After using the V1's continuous AF tracking mode, I'm confident that Nikon's claims for the new system aren't hyperbole. In AF-S mode, the V1 uses a conventional contrast-detection AF system. Switch to continuous AF though, and the V1 moves up a gear. In this mode, assuming that the light level is high enough, the V1 switches to a 73-point focal-plane phase-detection AF system, which offers noticeably faster AF responsiveness and - from what I've seen so far - truly impressive continuous AF tracking performance. 

Frame 1Frame 10
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The intended audience of the V1 is unlikely to take it to any major sporting events, but this doesn’t mean that its innovative hybrid AF system is pointless. The V1 is the first mirrorless camera that I'd be confident about using to capture moving subjects, and potentially this means anything from boisterous children and pets to school sports days and weekend soccer games. The naturally deeper depth of field provided by the V1’s 1-inch sensor format and correspondingly short focal length lenses helps, and obviously there's more testing to be done but having seen its continuous focus tracking in action I'm genuinely impressed with the technology.

Turn to page 3 for a hands-on look at the new Nikkor 1 10-100mm 4/4.5 - 5.6 video lens

Using the 1 Nikkor 10-100mm f/4.5-5.6 VR PD ZOOM

Alongside the J1, V1 and three 'conventional' lenses, Nikon also launched a video-optimized superzoom, the 1 Nikkor 10-100mm F/4.5 - 5.6 VR PD ZOOM. The 1 Nikkor 10-100mm is an impressive lump of glass. When mounted on the J1 or V1 the combination is too unbalanced to be used one-handed, but the lens is designed to be supported by the left hand, with your thumb or index finger resting on the power zoom control. Held like this, the camera and lens combination handles slightly oddly, but isn't uncomfortable.

Power zoom is very useful for videography, since it avoids the risk of shaking or twisting the camera when zooming its lens during video shooting. Controlling zoom using a small movement of your finger from a fixed hold position is much more stable, which is precisely why this method is common on dedicated video cameras.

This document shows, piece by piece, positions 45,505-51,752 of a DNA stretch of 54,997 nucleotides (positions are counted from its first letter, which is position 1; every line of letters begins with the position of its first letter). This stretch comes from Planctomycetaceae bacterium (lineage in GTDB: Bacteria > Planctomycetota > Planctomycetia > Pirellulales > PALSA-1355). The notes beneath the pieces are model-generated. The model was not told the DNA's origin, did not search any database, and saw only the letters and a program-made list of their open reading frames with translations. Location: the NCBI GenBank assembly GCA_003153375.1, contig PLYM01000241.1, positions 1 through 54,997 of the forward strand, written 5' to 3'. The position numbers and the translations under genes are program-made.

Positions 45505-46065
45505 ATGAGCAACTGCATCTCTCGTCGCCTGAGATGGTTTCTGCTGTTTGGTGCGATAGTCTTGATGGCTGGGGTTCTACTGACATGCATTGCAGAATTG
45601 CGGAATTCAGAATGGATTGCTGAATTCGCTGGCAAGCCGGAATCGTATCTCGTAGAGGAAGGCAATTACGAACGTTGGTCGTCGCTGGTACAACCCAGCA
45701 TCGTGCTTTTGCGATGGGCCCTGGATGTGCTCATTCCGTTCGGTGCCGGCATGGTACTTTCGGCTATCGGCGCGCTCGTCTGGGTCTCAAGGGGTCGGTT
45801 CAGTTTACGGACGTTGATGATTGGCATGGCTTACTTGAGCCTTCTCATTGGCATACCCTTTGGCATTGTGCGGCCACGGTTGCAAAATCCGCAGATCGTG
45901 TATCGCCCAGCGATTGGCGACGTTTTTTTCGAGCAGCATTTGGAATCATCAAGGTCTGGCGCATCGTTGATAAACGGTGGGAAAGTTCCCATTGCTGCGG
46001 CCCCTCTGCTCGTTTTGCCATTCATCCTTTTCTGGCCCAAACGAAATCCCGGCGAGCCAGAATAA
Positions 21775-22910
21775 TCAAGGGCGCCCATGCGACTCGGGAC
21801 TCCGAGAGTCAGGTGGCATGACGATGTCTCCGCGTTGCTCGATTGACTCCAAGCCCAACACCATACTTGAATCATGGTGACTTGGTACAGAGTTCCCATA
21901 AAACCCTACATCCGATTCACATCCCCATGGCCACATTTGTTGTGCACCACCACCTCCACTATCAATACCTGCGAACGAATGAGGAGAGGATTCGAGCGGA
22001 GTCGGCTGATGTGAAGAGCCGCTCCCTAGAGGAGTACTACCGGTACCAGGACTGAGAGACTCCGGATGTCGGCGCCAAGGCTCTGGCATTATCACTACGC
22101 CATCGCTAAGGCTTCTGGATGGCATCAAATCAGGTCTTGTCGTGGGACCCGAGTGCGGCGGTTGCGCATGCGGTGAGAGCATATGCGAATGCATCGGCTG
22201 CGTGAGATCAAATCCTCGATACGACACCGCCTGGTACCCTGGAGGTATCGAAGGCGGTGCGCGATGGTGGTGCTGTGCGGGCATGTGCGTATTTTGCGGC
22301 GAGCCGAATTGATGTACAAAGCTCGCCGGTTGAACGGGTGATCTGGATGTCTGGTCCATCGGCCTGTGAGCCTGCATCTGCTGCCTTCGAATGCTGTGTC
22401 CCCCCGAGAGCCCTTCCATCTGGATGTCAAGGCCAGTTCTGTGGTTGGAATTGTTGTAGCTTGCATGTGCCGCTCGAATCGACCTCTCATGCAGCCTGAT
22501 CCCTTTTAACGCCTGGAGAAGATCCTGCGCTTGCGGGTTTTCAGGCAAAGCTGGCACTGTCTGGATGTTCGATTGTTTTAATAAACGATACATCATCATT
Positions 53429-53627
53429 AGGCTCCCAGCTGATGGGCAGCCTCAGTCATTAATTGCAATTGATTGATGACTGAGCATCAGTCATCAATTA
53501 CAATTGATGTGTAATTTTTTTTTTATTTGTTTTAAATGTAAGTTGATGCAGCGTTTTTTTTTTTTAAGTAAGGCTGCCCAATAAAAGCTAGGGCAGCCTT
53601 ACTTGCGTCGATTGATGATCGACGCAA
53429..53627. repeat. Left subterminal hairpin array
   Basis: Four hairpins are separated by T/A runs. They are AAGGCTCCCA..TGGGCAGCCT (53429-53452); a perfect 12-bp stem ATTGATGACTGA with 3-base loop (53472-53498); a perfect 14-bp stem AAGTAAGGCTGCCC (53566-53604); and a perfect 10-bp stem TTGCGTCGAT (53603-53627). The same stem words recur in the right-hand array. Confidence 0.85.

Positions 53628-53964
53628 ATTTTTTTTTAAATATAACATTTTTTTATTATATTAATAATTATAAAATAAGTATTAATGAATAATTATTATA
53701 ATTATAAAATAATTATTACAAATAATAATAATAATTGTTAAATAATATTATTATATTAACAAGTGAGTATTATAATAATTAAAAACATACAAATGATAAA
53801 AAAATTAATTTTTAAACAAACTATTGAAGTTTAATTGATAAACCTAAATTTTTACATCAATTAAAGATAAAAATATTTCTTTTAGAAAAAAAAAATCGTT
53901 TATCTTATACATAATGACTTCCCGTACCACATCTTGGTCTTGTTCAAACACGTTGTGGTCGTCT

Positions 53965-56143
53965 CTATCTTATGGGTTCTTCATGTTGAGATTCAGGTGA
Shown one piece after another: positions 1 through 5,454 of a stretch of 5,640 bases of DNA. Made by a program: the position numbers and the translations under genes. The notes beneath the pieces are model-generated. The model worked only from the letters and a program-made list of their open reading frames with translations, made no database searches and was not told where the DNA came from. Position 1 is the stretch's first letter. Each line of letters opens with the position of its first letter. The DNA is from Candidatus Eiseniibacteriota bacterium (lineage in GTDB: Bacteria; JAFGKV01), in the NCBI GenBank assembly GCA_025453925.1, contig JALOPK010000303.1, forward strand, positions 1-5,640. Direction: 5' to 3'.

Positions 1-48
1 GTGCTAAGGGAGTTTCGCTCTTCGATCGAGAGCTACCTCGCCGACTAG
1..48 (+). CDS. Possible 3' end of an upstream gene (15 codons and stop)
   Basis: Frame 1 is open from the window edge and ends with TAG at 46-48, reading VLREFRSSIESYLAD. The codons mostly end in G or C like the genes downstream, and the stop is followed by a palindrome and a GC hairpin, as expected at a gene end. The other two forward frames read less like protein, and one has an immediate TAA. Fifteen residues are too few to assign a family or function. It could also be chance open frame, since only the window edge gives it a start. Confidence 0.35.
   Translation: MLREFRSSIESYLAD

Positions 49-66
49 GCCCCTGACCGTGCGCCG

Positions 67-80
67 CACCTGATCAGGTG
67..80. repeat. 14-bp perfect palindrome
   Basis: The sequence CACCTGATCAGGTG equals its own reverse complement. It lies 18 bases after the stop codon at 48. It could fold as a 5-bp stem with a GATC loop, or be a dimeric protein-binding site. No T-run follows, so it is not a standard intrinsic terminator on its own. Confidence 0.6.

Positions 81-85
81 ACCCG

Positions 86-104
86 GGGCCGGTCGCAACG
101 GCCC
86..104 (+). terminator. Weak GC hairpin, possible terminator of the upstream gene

Small and discrete it ain't... the 10-100mm zoom is a beast. When you turn the camera on, the front portion extends (seen here) but does not move when zooming.  Zoom is controlled using this small rocker switch. Zooming can be performed at three speeds, controllable by how far you push the switch towards the W or T detents. The lock switch stops the lens from retracting when the camera is powered down (decreasing power-up time).

The 10-100mm offers three zoom speeds, selected according to how far you push or pull on the zoom lever. A firm movement to the extent of the switch’s travel will zoom the lens quickly, and more gentle manipulation part of the way allows you to zoom more slowly and precisely. Variable-speed zooming is also available during movie shooting, although all movements are slower to ensure that the lens’s zoom motor isn’t audible on the soundtrack of video footage.

Once I'd got over to the 10-100mm’s considerable bulk, I found it to be a pleasure to use. The 27-270mm effective focal length range allows for lots of flexibility in both stills and video capture, and its built-in optical vibration reduction system is very effective. For still shooting, I found that I could get away with shutter speeds between 3-4 stops slower than I'd have expected with an unstablized optic, and video footage is impressively stable.

The only issue that I ran into with the vibration reduction system is a stubborn tendency to attempt to ‘correct’ lateral camera movement when initiating a panning movement. This is a particular problem  when filming at long focal lengths. The VR system introduces a noticeable lateral ‘jolt’ in the footage when you initiate a panning movement or change panning speed. You can see the effect in the video clip below. 

Watch this space...

A full review is underway, but my initial impressions of the V1 are mixed. Given its size, I'm impressed by the image quality produced by its CX format sensor, but puzzled that neither the V1 nor the J1 have ended up as particularly ‘small’ cameras. I get the feeling actually that Nikon hasn't quite worked out how to 'sell' the J1 and V1 to consumers yet, but it is clear that their phase-detection AF tracking modes have the potential to be hugely useful to the 'soccer moms' of this world and I am genuinely impressed by the technology and the effectiveness of its implementation. 

Despite its lukewarm reception among enthusiasts, in part a result of its price, I have found a lot to like about the V1 in the short time I've been using it. I still have some niggling concerns about some of Nikon's design choices though, and plenty of other questions which I hope will be answered in our forthcoming full review. We’re working hard to put this intriging camera through our remaining studio and real world testing procedures as soon as possible, so watch this space.